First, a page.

False Memories — Criminal Trials and Simple Errors in Recall

False Memory and criminal cases are not two things I would immediately put together, like the trial for the murder of Susan Nason. However, after a basic understanding, there’s no doubt that these two go hand in hand often. But false memories also can occur on a daily basis. That is why they are so interesting, it can lead to a murder trial, or just a random memory of an event that did not happen

False memories are defined as a belief about one’s past that is not correct. These usually are events that people are aware of. They hear it or read it and then a person believes it happens to them. Even some people can be tricked with images. Since memory is reconstructive, nothing is set in stone. We have some suggestibility and sometimes all we may need to verify whether an event happened, is just some familiarity. If a retrieval cue seems familiar to us, if we were exposed to it somehow before, we are more likely to assume the event happened. In the late 1980’s, a woman by the name of Eileen Franklin-Lipsker felt a surge of memories come back to her as she was looking at her daughter (Bryce, 2017). Lipsker was flooded with memories of her father raping her friend, Susan Nason, who was later found dead (Bryce, 2017). Lipsker called the cops and her father gets prosecuted. The court calls the one and only, Elizabeth Loftus, to act as an expert witness (Bryce, 2017). Elizabeth Loftus is a cognitive psychologist. She is an expert on memory.  Loftus asks Lipsker numerous times on how she recounted the memory and told the court that there were many versions (Bryce, 2017). Interestingly, her sibling testified, saying that “her sister had recovered the memories during hypnotherapy sessions that she had been attending to alleviate the depression she had suffered from since her teens”(Bryce, 2017). Loftus believes this is where the false memory came from, and with that, the court released Lipskers’ father (Bryce, 2017). False memories are usually created when there is a high level of suggestibility, and that makes perfect sense in Lipskers case. One may believe Lipskers’ memories were just repressed, because repressed memories happen, are forgotten, and remembered again. This does sound a lot like what happened here, but the fact that Loftus noted that Lipsker told the story of her remembering so many different ways, leads to the idea that maybe the event did not happen, especially since false memories can be implanted. Like her sister explained, Lipsker actually ‘recovered’ these memories in hypnotherapy, so the reliability of them is low. Since her testimony was based on the recollection that happened in her adult years, the case was thrown out.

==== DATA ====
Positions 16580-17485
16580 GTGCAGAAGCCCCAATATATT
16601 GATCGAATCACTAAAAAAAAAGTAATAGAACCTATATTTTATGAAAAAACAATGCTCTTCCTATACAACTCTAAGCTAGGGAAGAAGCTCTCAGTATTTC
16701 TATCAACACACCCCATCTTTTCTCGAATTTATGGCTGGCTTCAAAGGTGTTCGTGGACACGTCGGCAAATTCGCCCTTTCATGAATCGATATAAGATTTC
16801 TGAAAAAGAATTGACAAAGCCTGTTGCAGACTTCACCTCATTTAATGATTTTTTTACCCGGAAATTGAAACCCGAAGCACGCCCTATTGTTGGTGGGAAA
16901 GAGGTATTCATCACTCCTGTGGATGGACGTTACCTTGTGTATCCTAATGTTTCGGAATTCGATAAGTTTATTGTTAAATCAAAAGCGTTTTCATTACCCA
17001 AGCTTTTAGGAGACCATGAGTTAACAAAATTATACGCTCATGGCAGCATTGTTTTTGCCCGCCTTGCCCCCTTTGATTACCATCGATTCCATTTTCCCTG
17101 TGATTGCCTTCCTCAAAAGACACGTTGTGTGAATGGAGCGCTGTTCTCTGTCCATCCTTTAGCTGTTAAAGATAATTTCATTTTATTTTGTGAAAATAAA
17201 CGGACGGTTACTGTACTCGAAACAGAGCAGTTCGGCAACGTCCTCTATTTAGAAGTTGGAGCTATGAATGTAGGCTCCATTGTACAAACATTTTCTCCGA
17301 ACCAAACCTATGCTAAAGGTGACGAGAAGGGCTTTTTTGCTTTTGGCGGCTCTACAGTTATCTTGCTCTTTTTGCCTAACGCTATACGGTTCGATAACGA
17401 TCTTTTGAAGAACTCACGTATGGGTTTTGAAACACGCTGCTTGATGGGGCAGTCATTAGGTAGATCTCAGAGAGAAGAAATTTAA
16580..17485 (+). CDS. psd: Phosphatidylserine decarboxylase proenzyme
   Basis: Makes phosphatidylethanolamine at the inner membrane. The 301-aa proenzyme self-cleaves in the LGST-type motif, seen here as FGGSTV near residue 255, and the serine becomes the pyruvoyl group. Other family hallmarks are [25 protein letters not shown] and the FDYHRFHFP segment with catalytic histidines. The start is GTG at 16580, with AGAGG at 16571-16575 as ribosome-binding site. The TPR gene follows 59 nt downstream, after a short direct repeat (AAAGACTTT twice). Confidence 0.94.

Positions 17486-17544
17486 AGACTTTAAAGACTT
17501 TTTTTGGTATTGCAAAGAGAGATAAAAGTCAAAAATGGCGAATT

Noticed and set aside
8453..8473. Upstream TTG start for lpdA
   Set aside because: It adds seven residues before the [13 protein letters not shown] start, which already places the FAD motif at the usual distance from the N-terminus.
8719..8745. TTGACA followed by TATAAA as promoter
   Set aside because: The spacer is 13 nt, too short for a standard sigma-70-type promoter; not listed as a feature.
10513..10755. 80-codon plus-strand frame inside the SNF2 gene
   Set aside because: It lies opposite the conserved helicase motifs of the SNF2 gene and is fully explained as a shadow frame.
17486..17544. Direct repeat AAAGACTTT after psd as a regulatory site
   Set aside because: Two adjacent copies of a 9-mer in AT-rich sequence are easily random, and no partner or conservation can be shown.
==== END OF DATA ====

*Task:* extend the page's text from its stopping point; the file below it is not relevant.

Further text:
False Memory cases are not always that severe. Three experimenters, Seamon, Philbin, and Harrison, wanted to continue the work of Roediger and Loftus so they did some experiments. The experimenters walked kids around campus and either described some events for the students to imagine, or they actually acted some out (Laney and Loftus, 2013). Findings show that after two weeks, the subjects had trouble distinguishing what happened versus what they were told by the experimenters (Laney and Loftus, 2013). False memory can be easily acquired. 

I personally think both examples are so interesting. How can one just suddenly remember such incriminating evidence, but then have different recollections of how she remembered that information. If it were me, I would not be able to get that horrifying moment out of my mind. How even her sister knew when and where she was when that memory surfaced. False memory can be incriminating, or they can also mean nothing at all. The amount of suggestibility at play is astounding. 




2 thoughts on “False Memories — Criminal Trials and Simple Errors in Recall

  1. ellsonke

    Repressed memory is difficult for me personally to believe, because I have never reacted that way in traumatic or stressful situations (although I’ve never been in a situation like hers). I’d be interested in seeing just how varied her retellings of the story were. With the thought that repressed memories are a real thing in mind, I’d imagine that her story might change as she remembered more and more.
    If that really is a false memory, it certainly testifies to the power of memory and confidence in that she was so confident that this event occurred, she went so far as to accuse her own father of rape and murder.
    I know that there has also been some debate about whether testimony recovered via hypnosis is presentable in courts.

  2. wharris2

    I found the Lipsker case very interesting because I recently had a past memory come back to me during a therapy session. It strengthened my belief that repressed memories are real, but at the same time I sometimes question how much of what I remember really happened and how much of what I remembered is just an implanted false memory. It raises important questions about the reliance of repressed memories especially when it comes to court trials.

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